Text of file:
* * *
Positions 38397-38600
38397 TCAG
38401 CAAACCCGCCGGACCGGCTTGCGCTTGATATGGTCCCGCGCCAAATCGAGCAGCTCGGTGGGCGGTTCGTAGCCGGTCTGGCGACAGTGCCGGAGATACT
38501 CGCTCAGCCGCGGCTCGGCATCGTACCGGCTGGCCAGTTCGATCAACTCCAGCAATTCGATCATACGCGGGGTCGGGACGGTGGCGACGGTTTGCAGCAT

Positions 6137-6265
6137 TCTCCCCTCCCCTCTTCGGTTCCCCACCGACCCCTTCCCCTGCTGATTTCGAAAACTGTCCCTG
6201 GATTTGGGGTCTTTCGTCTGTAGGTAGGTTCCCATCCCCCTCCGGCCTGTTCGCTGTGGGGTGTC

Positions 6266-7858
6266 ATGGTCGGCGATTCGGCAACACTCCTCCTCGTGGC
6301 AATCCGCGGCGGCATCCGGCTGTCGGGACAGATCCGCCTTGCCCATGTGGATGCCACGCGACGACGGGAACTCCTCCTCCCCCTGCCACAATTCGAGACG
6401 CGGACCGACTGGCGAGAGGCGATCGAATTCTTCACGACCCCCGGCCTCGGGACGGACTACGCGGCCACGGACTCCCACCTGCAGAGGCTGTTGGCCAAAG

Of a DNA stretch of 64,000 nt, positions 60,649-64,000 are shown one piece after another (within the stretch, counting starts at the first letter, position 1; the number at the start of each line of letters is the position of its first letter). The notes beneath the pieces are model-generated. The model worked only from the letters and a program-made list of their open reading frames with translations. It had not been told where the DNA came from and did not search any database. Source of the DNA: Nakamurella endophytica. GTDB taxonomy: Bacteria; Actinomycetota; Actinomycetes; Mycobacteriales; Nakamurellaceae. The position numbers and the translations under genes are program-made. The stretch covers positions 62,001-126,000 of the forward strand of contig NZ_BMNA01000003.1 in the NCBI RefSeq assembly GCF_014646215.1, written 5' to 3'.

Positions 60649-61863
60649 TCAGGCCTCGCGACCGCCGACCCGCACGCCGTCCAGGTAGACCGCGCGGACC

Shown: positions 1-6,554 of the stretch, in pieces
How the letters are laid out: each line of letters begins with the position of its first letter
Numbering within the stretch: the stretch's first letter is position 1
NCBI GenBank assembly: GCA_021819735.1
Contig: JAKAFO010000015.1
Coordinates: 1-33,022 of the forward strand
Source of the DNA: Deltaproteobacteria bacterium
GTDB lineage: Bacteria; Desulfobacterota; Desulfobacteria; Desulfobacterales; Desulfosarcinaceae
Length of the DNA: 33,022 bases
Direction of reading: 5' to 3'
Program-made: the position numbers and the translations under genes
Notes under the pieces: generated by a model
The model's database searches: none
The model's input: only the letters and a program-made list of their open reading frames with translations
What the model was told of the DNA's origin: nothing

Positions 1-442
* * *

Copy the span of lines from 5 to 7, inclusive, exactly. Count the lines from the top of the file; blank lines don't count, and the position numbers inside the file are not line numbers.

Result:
Positions 6137-6265
6137 TCTCCCCTCCCCTCTTCGGTTCCCCACCGACCCCTTCCCCTGCTGATTTCGAAAACTGTCCCTG
6201 GATTTGGGGTCTTTCGTCTGTAGGTAGGTTCCCATCCCCCTCCGGCCTGTTCGCTGTGGGGTGTC